Volume 15, Number 03, Summer, 1997

Bretta Martyn

By L. Neil Smith

(TOR, 1997, $24.95, 384pp, hc)
Reviewed by Anders Monsen
June, 1997

L. Neil Smith is perhaps the most consistent voice in libertarian science fiction. His style is memorable, his characters vivid, his worlds detailed, and his politics unmistakably and unapologetically libertarian. If there is any writer who embodies libertarian sf it is L. Neil Smith.

Bretta Martyn, Smith's sequel to the space pirate novel, Henry Martyn, dazzles the reader with equal if not greater intensity than its predecessor. Fifteen years have passed in Arran's world, yet Smith picks up where he ended almost seamlessly.

In Henry Martyn, Arran Islay, the youngest member of the Islay family of the planet Skye, saw his family betrayed and murdered, and himself thrust into the life of a slave aboard a spaceship. That book narrated Arran's rapid rise to captain of his own spaceship, and scourge of deep space and the Hannoverian rulers who conspired against his family. Fifteen years later we find young Arran married and settled on Skye with his wife Lorreana, and his six children. Along with his wife, and his oldest and favorite daughter, Bretta, he is summoned to meet with the new Ceo (as the rulers are called) of Hannover, his former tutor Lia Woodgate.

Woodgate has just learned some disturbing news. It turns out that Lorreana's mother, a former high ranking member of the Hannoverian upper class who disappeared shortly after her daughter's birth, has turned up again unexpectedly. Upon her capture by pirates, she was forced to become the ship's whore. Formerly a very beautiful woman, she has aged far beyond her proper age, and is now a senile, disheveled crone who calls herself Owld Jen. She shows up at the doorstep of her brother, currently out of favor with the ruling elite, along with her son Woulf, and hints that she knows how to end the Oplyte Slave Trade.

This scourge of Hannoverian space, quite similar to the African slave trade from the seventeenth through eighteenth centuries, is actually a process where average men are kidnapped, inserted with nanomites, and kept in tightly packed vats until they turn into mindless warriors. These warriors serve as bodyguards and soldiers to the various directorates across space, thus making the trade very profitable. Ceo Woodgate aims to stop this trade, and knows that Arran Islay, famed as the great pirate captain Henry Martyn, is perhaps the only person who can end this trade.

Arran and his family, along with his friend Phoebus Krumm from his Henry Martyn days, and a handful of individuals picked by Lia Woodgate (including her father, the former Ceo of Hannover), Owld Jen and Woulf, embark on a mission to find the center of the Oplyte Trade.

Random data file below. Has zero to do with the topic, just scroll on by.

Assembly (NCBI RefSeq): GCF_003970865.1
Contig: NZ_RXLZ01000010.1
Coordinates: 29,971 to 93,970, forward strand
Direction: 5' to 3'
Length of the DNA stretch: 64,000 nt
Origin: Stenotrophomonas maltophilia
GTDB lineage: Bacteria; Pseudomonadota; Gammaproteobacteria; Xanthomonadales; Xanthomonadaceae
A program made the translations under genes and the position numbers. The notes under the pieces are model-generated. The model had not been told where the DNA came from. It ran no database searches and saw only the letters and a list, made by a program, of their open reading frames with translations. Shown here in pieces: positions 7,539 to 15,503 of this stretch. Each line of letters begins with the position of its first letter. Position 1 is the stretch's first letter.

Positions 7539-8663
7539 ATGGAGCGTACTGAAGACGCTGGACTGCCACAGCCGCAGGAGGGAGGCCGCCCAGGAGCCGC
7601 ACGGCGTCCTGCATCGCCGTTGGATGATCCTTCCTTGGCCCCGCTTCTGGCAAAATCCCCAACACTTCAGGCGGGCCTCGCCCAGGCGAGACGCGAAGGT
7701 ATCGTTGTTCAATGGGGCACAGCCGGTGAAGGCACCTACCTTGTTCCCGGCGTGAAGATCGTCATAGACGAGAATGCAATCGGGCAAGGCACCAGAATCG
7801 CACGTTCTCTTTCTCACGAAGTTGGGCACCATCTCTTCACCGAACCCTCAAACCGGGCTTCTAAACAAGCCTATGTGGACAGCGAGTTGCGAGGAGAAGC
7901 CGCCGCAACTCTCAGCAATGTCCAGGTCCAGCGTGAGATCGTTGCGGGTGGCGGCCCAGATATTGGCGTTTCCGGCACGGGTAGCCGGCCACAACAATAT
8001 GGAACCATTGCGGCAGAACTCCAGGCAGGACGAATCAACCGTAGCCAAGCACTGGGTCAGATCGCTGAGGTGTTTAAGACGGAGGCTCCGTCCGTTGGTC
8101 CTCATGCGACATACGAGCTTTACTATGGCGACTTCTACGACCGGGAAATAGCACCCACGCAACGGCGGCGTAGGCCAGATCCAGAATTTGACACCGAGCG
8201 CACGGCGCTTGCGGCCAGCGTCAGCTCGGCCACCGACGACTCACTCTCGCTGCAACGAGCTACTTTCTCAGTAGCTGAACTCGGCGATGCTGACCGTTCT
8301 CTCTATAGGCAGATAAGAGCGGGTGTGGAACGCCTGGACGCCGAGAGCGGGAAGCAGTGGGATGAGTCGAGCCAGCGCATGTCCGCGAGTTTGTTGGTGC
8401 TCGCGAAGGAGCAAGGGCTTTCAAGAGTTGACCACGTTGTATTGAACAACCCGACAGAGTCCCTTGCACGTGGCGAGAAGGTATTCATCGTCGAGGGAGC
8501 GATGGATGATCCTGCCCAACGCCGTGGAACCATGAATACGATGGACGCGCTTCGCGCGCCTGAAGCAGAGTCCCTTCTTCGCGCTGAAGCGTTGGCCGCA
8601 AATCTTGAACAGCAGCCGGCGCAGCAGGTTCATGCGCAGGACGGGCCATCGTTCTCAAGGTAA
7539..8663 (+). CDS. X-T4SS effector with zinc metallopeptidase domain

Naturally, treachery befalls the group and young Bretta finds herself fighting for her life, and revenge. The unfortunate part of this book is that not until it is half-way through does Bretta's storyline really take off. The book's title, after all, implies this is about her, though it as much about Arran's difficulties as a father and as a statesman, as well as the various societies of Smith's universe.

Not that this universe is dull. Smith has created a superb space opera, where the ships sail through space on tachyon winds, and the people speak in High English. This novel is definitely an homage and an allusion to the great pirate novels and pirate movies we all read as kids, updating the setting to the soaring dark seas of the universe.

To spice up the novel even more, Smith has tied together the universe of another novel, The Wardove, which was book one of the unfinished "Nathaniel Blackburn Trilogy." Located on Earth's moon, this fiercely libertarian society, known as the Confederate Arm, features prominently later in the novel, as we learn more about the forces behind the Oplyte Trade and their enemies. The astute reader may even notice a brief reference to a character from Smith's Free Space story, "A Matter of Certainty."

Bretta Martyn leaves the reader with never a dull moment. I think young Bretta may instantly become a favorite character of Smith's readers. She is fearless, spirited, intelligent, and inventive. She is the kind of character we want to see more of, and if this series becomes a trilogy, I implore Smith to give her the entire next book.

The language and style of the book, though consistent with the theme and how the world is designed may at times become a stumbling block. But, once again, Neil Smith shows why he is a favorite among libertarian sf fans. He does not compromise on his politics, his action sequences are riveting and breathless, and the background immaculate. Bretta Martyn is pure adventure, mixed in with great ideas.

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